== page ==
Steinitz was more adept at winning matches than tournaments in his early years, a factor, which alongside his prolonged absences from competition chess after 1873, may have prevented more widespread recognition of his dominance of chess as world champion until the first “official” world championship match in 1886. Nevertheless, between 1859 and his death in 1900, the only tournament in which he did not win prize money was his final tournament in London in 1899. His wins include the Vienna Championship of 1861 which he won with 30/31 and earned him the nickname the “Austrian Morphy”, the London Championship of 1862, Dublin 1865 (equal first with George Alcock MacDonnell), London 1872, equal first at Vienna 1873 and 1882 (the latter was the strongest tournament to that time, and Steinitz had just returned from 9 years of absence from tournament chess), and first in the New York Championship of 1894. Other successes include 3rd and 2nd at the Vienna Championships of 1859 and 1860 respectively, 2nd at Dundee in 1867, 3rd in Paris in 1867, 2nd in Baden Baden in 1870, 2nd in London in 1883, 5th at the Hastings super tournament in 1895, 2nd at the sextuple round robin St Petersburg quadrangular tournament behind Lasker and ahead of Harry Nelson Pillsbury and Mikhail Chigorin, 6th at Nuremburg in 1896, and 4th at Vienna in 1898.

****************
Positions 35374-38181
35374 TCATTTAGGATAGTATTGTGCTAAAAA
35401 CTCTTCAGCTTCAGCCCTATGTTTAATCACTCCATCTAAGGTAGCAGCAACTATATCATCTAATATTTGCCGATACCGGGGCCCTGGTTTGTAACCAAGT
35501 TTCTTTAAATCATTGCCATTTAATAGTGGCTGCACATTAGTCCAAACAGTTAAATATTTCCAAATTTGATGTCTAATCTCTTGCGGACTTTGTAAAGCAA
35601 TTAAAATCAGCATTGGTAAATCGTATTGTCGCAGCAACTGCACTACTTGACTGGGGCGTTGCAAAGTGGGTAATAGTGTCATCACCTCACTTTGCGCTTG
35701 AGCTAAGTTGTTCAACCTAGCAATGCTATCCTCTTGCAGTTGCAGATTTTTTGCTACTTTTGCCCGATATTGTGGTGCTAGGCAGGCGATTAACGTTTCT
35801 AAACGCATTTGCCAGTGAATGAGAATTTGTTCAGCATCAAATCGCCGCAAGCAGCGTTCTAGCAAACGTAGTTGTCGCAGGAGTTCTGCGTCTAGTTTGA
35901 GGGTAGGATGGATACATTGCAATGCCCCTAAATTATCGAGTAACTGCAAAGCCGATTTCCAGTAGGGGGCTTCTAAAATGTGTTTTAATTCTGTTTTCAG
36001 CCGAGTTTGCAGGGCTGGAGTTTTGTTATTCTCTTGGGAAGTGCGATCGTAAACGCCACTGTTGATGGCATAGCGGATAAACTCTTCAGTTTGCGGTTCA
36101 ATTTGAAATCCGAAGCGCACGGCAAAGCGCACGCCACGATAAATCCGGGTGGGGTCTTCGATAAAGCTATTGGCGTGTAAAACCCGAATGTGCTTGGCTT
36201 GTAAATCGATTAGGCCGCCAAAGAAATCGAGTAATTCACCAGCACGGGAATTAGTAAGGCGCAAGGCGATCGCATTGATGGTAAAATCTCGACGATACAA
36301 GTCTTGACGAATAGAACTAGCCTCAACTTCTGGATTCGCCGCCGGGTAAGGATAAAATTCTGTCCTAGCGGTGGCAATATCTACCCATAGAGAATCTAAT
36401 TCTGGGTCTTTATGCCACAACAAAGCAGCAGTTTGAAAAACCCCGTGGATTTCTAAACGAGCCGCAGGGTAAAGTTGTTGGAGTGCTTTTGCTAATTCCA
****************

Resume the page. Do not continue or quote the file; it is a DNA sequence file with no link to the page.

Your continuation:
Steinitz’s Legacy

The extent of Steinitz’s dominance in world chess is evident from the fact that from 1866, when he beat Adolf Anderssen, to 1894, when he relinquished the world crown to Emanuel Lasker, Steinitz won all his matches, sometimes by wide margins. His worst tournament performance in that period was third place in Paris in 1867. This period of Steinitz’s career was closely examined by Chessmetrics exponent and advocate, Jeff Sonas, who wrote an article in 2005 in which he found that Steinitz was further ahead of his contemporaries in the 1870s than Robert James Fischer was in his peak period (1970–1972), that he had the third-highest total number of years as the world's top player, behind Emanuel Lasker and Garry Kasparov, and that he placed 7th in a comparison the length of time great players were ranked in the world's top three.